U.S. solar installations will fall 16 percent this year, according to a forecast released on Thursday, as utilities slow procurement of projects to meet state mandates and residential systems become harder to sell.
U.S. solar installations will fall 16 percent this year, according to a forecast released on Thursday, as utilities slow procurement of projects to meet state mandates and residential systems become harder to sell. Following a banner 2016 driven by expectations that a key federal tax credit would expire at the end of that year, the utility-scale market is expected to drop to 8 gigawatts this year from more than 10 GW last year, according to a report by GTM Research and the Solar Energy Industries Association. The utility market, which accounts for about half of all solar systems, is expected to resume growth in 2019 as utilities seek to procure projects before the 30 percent federal tax credit for solar projects begins to step down in 2020. Prices on solar systems dropped further during the first quarter, falling below $1 per watt for the first time, the report said.
Residential solar is expected to rise 2 percent for the year, well below the 19 percent growth it logged last year. California is experiencing a major decline in adoption of home installations that contributed to a 17 percent first-quarter drop in the nationwide market. The state accounted for 35 percent of the total U.S. market during the quarter, its lowest share since GTM began tracking the market in 2010. Large national installers that make up close to half the market, like Tesla Inc’s SolarCity and Vivint Solar Inc , have slowed growth to focus on profitability.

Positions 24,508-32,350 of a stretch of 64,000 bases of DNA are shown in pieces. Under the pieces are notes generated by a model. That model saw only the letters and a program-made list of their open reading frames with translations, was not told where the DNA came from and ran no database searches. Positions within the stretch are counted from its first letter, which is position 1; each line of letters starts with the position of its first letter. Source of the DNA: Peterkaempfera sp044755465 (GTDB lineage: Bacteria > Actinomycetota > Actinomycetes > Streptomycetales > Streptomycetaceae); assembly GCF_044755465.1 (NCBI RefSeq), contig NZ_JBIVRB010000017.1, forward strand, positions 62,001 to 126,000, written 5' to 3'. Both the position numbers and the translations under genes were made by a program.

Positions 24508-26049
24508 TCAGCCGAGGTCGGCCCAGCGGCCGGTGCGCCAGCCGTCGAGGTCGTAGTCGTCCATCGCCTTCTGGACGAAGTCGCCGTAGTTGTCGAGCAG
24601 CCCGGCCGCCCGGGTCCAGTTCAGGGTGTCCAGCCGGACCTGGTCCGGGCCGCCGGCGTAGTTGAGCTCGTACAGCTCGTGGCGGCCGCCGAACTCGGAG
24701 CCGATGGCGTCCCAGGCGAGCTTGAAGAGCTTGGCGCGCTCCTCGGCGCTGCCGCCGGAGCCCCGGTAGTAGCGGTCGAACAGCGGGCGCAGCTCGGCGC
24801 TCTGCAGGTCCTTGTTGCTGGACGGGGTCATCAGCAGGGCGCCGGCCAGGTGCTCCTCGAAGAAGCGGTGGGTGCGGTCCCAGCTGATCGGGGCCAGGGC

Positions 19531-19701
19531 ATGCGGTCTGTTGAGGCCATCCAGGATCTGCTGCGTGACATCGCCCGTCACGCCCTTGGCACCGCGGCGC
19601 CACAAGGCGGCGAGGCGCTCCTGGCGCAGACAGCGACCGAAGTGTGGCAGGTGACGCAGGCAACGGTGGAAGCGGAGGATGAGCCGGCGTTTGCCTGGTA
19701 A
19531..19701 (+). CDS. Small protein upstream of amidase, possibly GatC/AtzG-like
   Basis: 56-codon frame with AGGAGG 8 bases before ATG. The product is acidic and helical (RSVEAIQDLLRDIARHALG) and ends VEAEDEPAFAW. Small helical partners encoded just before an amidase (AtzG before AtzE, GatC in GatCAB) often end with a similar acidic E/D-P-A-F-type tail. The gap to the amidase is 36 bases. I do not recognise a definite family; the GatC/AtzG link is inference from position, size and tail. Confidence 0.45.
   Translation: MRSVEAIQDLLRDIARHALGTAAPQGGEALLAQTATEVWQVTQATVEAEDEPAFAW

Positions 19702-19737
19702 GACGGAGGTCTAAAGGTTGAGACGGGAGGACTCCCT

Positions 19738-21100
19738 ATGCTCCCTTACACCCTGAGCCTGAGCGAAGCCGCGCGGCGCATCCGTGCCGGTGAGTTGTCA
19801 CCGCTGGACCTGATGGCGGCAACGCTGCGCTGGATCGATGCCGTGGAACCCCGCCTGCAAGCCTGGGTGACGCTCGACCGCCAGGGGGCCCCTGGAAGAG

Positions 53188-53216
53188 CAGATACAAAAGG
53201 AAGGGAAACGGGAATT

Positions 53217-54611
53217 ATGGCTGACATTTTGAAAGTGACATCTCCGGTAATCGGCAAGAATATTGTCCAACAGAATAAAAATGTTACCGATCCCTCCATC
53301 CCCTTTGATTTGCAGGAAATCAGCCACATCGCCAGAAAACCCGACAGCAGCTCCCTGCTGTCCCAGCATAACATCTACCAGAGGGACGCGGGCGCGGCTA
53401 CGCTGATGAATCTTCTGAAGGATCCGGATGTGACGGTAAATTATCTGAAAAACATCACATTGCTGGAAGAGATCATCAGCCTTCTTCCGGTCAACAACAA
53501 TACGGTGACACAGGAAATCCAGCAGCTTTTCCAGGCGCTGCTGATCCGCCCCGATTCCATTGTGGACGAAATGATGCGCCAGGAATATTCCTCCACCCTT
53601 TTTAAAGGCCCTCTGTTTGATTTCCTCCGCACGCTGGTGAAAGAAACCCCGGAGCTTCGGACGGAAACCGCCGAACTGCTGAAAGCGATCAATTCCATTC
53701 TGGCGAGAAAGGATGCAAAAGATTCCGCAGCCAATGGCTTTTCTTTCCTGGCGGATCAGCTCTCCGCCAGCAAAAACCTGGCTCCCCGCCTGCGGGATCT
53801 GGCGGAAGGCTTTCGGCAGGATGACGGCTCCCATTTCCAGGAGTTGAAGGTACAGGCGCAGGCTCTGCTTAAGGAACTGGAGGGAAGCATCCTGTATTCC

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Residential markets in New York, Massachusetts and Maryland also fell during the quarter as installers found it was taking longer to win over customers beyond the early adopters. The market for non-residential solar, which includes commercial and community solar installations, rose 30 percent in the first quarter thanks in part to a robust community solar market in Minnesota and growth in New York. GTM would revise its forecasts downward, it warned, if a petition by bankrupt solar manufacturer Suniva to implement a 78-cents-per-watt floor on solar module pricing is approved by the U.S. International Trade Commission. U.S. module prices were around 40 cents a watt in the first quarter. Suniva filed a rare Section 201 petition with the ITC last month, seeking new duties on imported solar products to combat a global oversupply of panels that has depressed prices. If successful, the petition would put solar system costs at 2015 levels, according to GTM.